Bismarck - It's been 31 years since the United States passed a major tax overhaul.
Just last month, President Trump campaigned for major tax reform here in North Dakota.
Now, Sen. Heidi Heitkamp is going on a tour of her own making stops to discuss proposed changes with North Dakotans.
In her own version of a fireside chat, Heitkamp brought a group of North Dakotans together to voice their concerns over proposed changes to the current tax code.
During President Trump's visit he emphasized simplifying the current code, but now, some North Dakotans are asking if 'simple' really means better.
When it comes to tax reform some North Dakotans are clear about just how unclear they find the current plan.
"Unfortunately, there are still no particulars it's still pretty vague you still have the four principals that the president outlined," Steve Tomac, North Dakota rancher says.
Principals that include simplifying tax filing, encouraging job creation, providing tax relief for the middle class, and bring companies back to the U.S.
While making a stop in North Dakota, President Trump campaigned for his plan to reform the tax code.
"We're here [in North Dakota] to talk about our plan to create a new age of American prosperity by reducing the crushing tax burden on our companies and on our workers," Trump says.
With President Trump's recent visit to the state pushing for tax reform, North Dakotans are asking themselves what over hauling the tax code will do for them.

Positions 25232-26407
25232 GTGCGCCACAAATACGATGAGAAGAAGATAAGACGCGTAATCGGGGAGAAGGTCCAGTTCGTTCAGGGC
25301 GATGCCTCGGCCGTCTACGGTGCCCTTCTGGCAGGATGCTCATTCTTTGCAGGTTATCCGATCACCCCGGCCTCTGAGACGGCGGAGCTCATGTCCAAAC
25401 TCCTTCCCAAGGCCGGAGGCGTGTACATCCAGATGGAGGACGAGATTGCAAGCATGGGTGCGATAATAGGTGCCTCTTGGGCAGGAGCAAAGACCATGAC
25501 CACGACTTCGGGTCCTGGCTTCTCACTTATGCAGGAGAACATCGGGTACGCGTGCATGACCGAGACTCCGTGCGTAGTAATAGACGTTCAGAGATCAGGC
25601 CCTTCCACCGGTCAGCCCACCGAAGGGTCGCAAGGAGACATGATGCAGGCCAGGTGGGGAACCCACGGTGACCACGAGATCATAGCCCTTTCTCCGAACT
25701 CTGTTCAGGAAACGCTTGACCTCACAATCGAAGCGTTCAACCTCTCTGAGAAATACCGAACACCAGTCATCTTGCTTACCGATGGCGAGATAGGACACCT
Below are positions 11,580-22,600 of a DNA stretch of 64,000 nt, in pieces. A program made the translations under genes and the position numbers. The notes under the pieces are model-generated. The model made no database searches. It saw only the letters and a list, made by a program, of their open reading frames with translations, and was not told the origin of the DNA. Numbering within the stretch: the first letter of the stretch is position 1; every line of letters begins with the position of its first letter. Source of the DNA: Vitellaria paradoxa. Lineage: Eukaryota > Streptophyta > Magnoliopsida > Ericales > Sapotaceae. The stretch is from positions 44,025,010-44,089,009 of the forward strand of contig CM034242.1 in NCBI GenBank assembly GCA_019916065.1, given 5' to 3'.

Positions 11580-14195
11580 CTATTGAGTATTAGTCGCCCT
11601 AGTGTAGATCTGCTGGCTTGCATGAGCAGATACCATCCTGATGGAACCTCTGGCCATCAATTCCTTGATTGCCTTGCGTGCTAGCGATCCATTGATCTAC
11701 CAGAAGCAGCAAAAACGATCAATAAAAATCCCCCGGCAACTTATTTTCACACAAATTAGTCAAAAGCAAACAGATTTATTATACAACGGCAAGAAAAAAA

"Most farmers and ranchers file as individuals and so does that mean we're going to pick up a greater share of [taxes] simply because our gross income is higher?" Tomac says.
Edward Klecker, a retired U.S. district court clerk says he's worried about what tax reform will mean for the elderly.
"Right now there's a broad statement that it will cut everyone's taxes but the initial things that I've been reading and the research I've done is that one percent of the population will get about 80 percent of the benefits," Klecker says.
Research by the Tax Policy Center reports, as it stands, the current tax proposal would cut federal revenues by $2.4 trillion over the next 10 years, and those with the highest incomes would receive the biggest tax cuts.
Officials from the GOP have largely dismissed the report.
"That's not equitable and it's not fair," Klecker says.
With fewer tax brackets and eliminating personal exemptions and itemized deductions some are wondering who will be left with the bill?
"If you're going to give a corporate tax break and reduce that to 15 percent who's going to pick that up?" Tomac says.
North Dakota's tax commissioner has endorsed the current report in a statement he says the plan will put money back into the pockets of workers, attract more business investment, and simplify a bloated tax code.
Though there's been plenty of speculation, the finer points of tax reform have yet to be discussed and Heitkamp says she's doubtful anything will be passed before the end of the year.